Open Year-round
No
Reservations possible?
No
RV Hookups
No
Potable water
Yes
Please respect the outdoors by practicing Leave No Trace. Learn more about how to apply the principles of Leave No Trace on your next outdoor adventure here.

Of the many campsites along the Wilson River that are managed and maintained by the Oregon Department of Forestry, Keenig Creek Campground is by far the most primitive.  The 12 walk-in campsites are mostly small (adequate enough for only one tent), and unlike Jones Creek or Elk Creek, Keenig Creek Campground doesn't have a source for potable water.

However, this campground does offer one of the best swimming holes and sunniest stretches of water anywhere along the Wilson River.

Should you need more space for camping, the sites at Elk Creek Campground provide more room, and those at Jones Creek Campground are larger still (one group site is available for $50 per night via reservation).

Oregon’s North Coast Forests

The Tillamook and Clatsop State Forests are 45 minutes outside of Portland’s backdoor and one of the state’s best keep secrets. But these forests also have a fraught history with logging, fires and more logging.  They are now 50 to 70 years into the recovery process and offer prime habitat for vibrant communities of fish and wildlife, as well as an immense array of recreational opportunities. The Wilson and Kilchis rivers host globally important runs of Chinook, chum, coho and steelhead. Both forests provide camping, biking, fishing, hunting and hiking grounds for thousands of Oregonians, and they also provide over 400,000 people with clean drinking water.

Wild Salmon Center is a founding member of the North Coast State Forest Coalition, a diverse group of over 100 businesses, governing bodies and nonprofits working to leverage public support to increase forest and streamside protection along the North Coast. These popular and biologically important areas deserve real protection. That’s why we’re asking state and federal leaders to protect 33,000 acres of land around the Wilson and Kilchis Rivers and another 8,000 acres around Kings Mountain.  It’s no easy task ensuring a future for these forests but this is where you can help.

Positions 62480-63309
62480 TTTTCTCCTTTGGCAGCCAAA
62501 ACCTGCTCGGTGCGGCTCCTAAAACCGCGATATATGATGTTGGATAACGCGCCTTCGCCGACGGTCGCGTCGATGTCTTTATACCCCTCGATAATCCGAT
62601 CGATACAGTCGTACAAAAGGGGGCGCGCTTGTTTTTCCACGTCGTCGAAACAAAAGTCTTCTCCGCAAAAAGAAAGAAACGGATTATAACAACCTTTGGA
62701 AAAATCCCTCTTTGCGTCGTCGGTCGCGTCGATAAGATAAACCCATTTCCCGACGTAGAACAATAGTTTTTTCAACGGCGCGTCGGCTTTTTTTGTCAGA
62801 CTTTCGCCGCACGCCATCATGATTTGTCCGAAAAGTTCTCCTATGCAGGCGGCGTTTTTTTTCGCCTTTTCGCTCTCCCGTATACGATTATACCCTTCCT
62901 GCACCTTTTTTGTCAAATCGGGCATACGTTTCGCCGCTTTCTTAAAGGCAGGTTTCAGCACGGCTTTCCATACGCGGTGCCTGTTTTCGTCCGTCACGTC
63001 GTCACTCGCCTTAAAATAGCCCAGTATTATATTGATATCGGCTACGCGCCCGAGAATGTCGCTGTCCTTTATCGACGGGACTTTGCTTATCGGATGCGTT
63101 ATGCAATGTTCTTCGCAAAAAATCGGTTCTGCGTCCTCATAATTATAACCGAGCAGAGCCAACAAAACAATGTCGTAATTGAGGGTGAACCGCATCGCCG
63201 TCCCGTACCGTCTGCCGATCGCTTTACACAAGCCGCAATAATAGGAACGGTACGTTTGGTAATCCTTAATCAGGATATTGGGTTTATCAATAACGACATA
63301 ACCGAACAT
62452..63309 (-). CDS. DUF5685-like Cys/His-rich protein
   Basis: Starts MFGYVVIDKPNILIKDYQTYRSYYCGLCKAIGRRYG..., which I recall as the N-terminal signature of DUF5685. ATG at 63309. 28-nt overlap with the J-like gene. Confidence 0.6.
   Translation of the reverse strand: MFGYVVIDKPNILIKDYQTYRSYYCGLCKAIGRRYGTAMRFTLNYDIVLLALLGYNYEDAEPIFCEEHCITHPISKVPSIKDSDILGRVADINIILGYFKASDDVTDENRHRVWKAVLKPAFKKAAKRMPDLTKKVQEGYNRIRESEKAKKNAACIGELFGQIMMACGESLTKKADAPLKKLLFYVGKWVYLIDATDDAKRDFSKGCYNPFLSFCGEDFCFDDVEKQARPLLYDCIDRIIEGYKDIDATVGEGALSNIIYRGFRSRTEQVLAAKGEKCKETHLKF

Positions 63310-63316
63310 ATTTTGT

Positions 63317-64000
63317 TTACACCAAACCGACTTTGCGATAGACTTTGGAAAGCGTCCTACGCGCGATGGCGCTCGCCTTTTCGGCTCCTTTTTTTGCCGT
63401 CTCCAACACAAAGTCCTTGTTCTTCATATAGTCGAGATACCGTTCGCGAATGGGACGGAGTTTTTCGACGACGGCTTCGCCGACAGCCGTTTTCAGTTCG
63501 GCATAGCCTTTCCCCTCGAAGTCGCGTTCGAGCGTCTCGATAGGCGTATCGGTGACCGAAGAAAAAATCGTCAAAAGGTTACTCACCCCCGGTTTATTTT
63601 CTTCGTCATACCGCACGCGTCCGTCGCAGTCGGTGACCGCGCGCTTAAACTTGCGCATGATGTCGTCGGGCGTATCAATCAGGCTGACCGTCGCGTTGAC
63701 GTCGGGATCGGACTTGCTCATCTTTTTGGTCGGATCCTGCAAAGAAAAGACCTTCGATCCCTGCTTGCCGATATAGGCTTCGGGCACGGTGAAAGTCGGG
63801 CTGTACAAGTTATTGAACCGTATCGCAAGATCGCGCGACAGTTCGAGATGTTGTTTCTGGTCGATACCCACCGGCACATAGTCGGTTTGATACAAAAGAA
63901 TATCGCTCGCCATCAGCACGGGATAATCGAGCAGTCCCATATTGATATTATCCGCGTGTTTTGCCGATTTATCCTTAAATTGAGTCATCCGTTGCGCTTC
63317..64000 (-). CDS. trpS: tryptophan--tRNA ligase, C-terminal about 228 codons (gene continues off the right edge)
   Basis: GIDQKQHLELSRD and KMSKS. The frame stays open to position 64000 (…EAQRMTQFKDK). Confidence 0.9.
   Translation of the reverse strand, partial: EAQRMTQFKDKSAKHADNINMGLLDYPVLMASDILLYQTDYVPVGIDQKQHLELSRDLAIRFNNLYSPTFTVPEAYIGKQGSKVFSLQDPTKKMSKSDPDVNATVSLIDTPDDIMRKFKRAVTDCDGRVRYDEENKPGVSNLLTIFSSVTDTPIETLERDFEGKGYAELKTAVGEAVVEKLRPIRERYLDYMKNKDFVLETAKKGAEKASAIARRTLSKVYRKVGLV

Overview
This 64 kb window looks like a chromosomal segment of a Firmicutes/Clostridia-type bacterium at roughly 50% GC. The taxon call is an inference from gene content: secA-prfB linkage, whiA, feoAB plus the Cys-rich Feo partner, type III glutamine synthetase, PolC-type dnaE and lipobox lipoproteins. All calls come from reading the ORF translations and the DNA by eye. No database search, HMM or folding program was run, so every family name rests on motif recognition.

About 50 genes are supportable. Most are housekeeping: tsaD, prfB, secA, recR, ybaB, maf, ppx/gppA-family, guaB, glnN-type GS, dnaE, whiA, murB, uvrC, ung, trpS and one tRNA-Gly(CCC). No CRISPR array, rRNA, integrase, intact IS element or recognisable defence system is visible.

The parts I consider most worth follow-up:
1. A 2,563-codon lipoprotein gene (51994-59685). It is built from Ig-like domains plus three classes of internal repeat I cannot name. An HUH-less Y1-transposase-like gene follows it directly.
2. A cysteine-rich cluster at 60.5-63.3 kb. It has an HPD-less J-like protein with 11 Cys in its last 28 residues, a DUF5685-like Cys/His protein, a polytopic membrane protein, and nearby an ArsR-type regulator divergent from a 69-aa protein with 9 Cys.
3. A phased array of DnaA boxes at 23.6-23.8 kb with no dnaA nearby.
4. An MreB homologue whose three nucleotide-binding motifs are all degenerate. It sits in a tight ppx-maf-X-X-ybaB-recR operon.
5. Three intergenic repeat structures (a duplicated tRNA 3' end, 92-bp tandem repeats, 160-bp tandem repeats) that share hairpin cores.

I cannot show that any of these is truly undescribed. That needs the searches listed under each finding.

Get Involved

Learn more about the North Coast State Forest Coalition, on their website. Join in the coalition by signing up for their newsletter and signing on to the latest action alerts to protect the Wilson/Kilchis and Kings Mountain.  

Logistics + Planning

Preferable season(s)

Spring
Summer
Fall

Parking Pass

Not Required

Open from

May 01 to May 02

Price per night (basic site)

15.00 $ (12.59 €)

Pros

Private walk-in campsites. Swimming hole along the Wilson River.

Cons

Small sites. No potable water. No reservations.

Pets allowed

Allowed

Managed by

Oregon Department of Forestry

Features

Vault toilet
Swimming holes
Potable water
Picnic tables

Access

Vehicle

Total number of sites

12

Location

Field Guide + Map

Comments

09/10/2017
Yes, you can hear the highway noise pretty well from the campground, however I much prefer highway noise to people noise when camping. The campsites are pretty well spaced from each other and they do require parking your car in the one of the two parking lots and walking all of your gear in to your site. Some are more spacious than others, so some could *maybe* fit two smaller tents. And yes there is a potable water pump.
07/28/2017
Farther above the creek bank than I had imagined, with pretty significant road noise from highway 6. We decided to move on in search of a quieter campground.
05/13/2016
Great camp ground. OP says there is no potable water, but there was a pump in the parking lot by K loop. I didn't test it because we had brought enough water.
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